[thelist] Developing on Linux

Raoul Snyman raoul.snyman at saturnlaboratories.co.za
Tue Nov 27 05:18:12 CST 2007


On Tue, 27 Nov 2007 12:44:50 +0300, Fred Jones <fredthejonester at gmail.com>
> I am hoping to get a new PC soon and I am strongly considering (finally)
> switching to Linux. I am hoping that once I get used to it, it will be a
> productivity enhancement.
Great to hear you're moving to Linux!

> I am considering Ubuntu, as it seems to have a nice user community and
> (most importantly) it seems easy to use. I don't want to invest a lot of
> time installing and learning the details of Linux right away--I much
> prefer to be up and running FAST and learn as I go. Any feedback
> regarding this choice of Ubuntu are much appreciated. Most important
> thing for me in my new OS--easy to install, easy to install software and
> easy to use.
Ubuntu is a very good choice. It has a huge repository of software for you
to install, which you can find and install by using the Synaptic Package
Manager (or Adept if you're using Kubuntu). It's got a decent set of
applications installed by default which should get you going initially, and
then it's only a matter of opening your package manager and
click-click-install :-)

> The one tool which I have not replaced, however, is my time tracker:
> http://www.allnetic.com/?Tracker which I use on a constant basis. I see
> on Google a few tools that claim to do this basic functionality for
> Linux so I can check those out.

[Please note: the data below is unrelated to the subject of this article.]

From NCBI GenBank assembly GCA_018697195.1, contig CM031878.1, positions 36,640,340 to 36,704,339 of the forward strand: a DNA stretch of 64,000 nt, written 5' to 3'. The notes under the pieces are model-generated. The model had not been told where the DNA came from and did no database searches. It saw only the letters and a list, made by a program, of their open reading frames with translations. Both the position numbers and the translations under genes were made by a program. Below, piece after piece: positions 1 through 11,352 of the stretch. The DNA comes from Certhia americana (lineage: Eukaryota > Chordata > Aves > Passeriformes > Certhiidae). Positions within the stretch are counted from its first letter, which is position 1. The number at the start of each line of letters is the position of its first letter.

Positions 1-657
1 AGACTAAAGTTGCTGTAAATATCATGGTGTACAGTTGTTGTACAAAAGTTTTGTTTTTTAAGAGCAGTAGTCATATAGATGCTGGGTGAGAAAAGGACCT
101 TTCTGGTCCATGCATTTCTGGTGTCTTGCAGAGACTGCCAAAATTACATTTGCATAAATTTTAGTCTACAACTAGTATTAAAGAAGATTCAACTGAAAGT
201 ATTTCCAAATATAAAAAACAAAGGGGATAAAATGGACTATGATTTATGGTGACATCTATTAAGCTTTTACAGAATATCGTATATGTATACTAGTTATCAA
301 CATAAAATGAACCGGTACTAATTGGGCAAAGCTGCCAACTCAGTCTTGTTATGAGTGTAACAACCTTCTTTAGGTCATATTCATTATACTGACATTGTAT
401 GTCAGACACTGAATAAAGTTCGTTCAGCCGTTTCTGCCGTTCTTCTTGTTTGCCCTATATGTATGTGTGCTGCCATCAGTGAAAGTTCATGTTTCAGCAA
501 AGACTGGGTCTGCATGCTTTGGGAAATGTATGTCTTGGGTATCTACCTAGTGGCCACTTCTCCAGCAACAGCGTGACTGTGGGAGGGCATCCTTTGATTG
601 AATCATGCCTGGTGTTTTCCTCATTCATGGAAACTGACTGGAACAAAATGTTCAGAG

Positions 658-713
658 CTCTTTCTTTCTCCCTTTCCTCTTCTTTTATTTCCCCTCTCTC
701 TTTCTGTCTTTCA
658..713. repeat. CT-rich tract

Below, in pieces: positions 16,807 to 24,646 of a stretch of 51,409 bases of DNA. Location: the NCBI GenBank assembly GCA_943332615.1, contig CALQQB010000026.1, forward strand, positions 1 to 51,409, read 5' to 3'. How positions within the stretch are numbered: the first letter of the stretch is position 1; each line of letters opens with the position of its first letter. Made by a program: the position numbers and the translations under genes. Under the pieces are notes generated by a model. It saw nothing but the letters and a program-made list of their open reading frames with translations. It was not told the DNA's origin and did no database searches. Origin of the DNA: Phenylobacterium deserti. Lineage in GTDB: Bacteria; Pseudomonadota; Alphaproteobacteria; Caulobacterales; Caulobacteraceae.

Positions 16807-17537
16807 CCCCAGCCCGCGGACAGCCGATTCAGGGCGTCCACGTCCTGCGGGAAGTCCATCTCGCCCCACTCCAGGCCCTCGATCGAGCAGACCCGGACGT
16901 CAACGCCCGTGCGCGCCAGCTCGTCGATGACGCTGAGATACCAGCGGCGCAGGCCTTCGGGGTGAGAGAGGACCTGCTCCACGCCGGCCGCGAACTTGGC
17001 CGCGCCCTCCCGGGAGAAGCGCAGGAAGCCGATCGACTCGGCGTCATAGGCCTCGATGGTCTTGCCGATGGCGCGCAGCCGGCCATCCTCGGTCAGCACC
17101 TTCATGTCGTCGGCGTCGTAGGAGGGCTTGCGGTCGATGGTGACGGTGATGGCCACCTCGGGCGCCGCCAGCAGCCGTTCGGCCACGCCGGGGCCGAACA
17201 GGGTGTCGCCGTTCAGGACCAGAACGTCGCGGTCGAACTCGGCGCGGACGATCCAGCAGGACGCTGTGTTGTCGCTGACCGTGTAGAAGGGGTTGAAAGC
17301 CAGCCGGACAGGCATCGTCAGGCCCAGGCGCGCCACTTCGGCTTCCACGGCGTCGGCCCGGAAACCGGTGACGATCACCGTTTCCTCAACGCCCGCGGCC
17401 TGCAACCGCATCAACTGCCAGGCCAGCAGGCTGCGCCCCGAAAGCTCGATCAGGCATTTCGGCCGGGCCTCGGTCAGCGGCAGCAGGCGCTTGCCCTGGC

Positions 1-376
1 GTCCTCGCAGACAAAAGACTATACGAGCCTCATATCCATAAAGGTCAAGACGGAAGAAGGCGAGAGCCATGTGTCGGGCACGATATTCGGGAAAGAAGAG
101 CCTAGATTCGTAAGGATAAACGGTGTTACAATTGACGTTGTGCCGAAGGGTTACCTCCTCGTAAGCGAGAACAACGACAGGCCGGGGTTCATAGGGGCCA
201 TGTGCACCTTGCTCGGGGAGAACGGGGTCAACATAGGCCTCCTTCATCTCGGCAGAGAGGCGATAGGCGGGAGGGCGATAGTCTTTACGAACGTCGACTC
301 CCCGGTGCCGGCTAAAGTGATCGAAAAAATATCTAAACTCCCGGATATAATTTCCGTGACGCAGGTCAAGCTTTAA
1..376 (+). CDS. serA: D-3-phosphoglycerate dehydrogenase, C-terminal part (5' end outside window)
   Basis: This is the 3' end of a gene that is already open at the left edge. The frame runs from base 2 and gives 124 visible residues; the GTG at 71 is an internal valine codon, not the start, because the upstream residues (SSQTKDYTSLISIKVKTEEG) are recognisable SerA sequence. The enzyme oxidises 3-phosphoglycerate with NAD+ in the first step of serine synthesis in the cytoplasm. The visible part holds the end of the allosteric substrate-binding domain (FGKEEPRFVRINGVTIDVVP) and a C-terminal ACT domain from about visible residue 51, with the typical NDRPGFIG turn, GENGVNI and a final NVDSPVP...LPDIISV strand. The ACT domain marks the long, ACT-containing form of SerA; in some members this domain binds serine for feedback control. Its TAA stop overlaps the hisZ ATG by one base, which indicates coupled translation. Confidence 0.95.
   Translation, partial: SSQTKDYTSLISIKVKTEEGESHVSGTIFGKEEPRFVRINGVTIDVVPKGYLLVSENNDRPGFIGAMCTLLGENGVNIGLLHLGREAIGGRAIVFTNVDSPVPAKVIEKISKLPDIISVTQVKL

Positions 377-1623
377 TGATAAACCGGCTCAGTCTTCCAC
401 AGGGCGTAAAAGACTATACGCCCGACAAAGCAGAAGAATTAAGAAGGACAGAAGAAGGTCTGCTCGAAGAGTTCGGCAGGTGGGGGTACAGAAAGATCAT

There's a project management tool that I know of called TaskJuggler (KDE
application - Kubuntu's interface) http://www.taskjuggler.org/, which might
help you, or another one I found is GnoTime (Gnome application - Ubuntu's
interface) http://gttr.sourceforge.net/, which is a time tracking
application. Both of these are in the Ubuntu repositories.

> If anyone has any suggestions for me regarding this whole project, i.e.
> switching to Linux for my workstation, as in encouragement,
> discouragement (it is a lot of work, it seems, and I am not 100%
> convinced it is worth it, but I think so), tips or pointers (like join
> Ubuntu mailing list X) etc, I would be glad to hear. :)
I highly recommend switching to Linux. My wife uses Linux (Kubuntu) on her
computer, and I'm glad to say that I don't get pestered with queries about
problems or funny errors.

The Ubuntu community documentation is invaluable:
There's also the Ubuntu forums: http://www.ubuntuforums.org/

Find an Ubuntu LoCo - Local Community - if you can. They are regional
communities of Ubuntu users, from "newbies" to gurus. They are in general
very friendly, and eager to help those who have just started using Linux.

See if you can find a local LUG (Linux User Group), this is similar to a
LoCo, but usually not Ubuntu-specific.

A few wise words: In this new open source world, things work slightly
differently to traditional paid-for support models. Don't expect people to
simply hand out answers to your questions. The Golden Rule is this: "Search
the Internet as thoroughly as you can, and if you cannot find a solution,
then ask us." For 90% of your problems, you'll find someone else has had
the same problem, and they have found a solution.

> PS: Sequoia View doesn't run on Linux, but for that I am happy to open a
> virtual Windows. Here is the link for Sequoia View, a great disk
> examination tool:
I found something similar. It's called Graphic Disk Map, and it looks
remarkably similar to your application. It is in the Ubuntu repositories,
so you should find it in Synaptic. http://gdmap.sourceforge.net/

All in all I hope this helps!

Raoul Snyman
Saturn Laboratories
e: raoul.snyman at saturnlaboratories.co.za
w: http://www.saturnlaboratories.co.za/
b: http://blog.saturnlaboratories.co.za/

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